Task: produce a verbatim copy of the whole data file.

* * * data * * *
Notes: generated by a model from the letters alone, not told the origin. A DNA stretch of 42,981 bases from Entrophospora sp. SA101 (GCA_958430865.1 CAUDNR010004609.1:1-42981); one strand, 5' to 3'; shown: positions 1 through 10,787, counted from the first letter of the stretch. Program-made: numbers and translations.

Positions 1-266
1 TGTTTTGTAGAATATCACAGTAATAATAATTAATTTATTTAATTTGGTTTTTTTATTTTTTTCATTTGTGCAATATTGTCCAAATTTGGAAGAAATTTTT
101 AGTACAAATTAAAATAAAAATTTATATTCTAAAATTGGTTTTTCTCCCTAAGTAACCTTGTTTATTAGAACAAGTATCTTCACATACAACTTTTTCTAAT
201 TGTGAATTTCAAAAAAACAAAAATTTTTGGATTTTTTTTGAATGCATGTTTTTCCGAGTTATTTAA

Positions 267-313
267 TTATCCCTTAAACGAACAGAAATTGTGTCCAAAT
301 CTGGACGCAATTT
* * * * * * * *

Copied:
Notes: generated by a model from the letters alone, not told the origin. A DNA stretch of 42,981 bases from Entrophospora sp. SA101 (GCA_958430865.1 CAUDNR010004609.1:1-42981); one strand, 5' to 3'; shown: positions 1 through 10,787, counted from the first letter of the stretch. Program-made: numbers and translations.

Positions 1-266
1 TGTTTTGTAGAATATCACAGTAATAATAATTAATTTATTTAATTTGGTTTTTTTATTTTTTTCATTTGTGCAATATTGTCCAAATTTGGAAGAAATTTTT
101 AGTACAAATTAAAATAAAAATTTATATTCTAAAATTGGTTTTTCTCCCTAAGTAACCTTGTTTATTAGAACAAGTATCTTCACATACAACTTTTTCTAAT
201 TGTGAATTTCAAAAAAACAAAAATTTTTGGATTTTTTTTGAATGCATGTTTTTCCGAGTTATTTAA

Positions 267-313
267 TTATCCCTTAAACGAACAGAAATTGTGTCCAAAT
301 CTGGACGCAATTT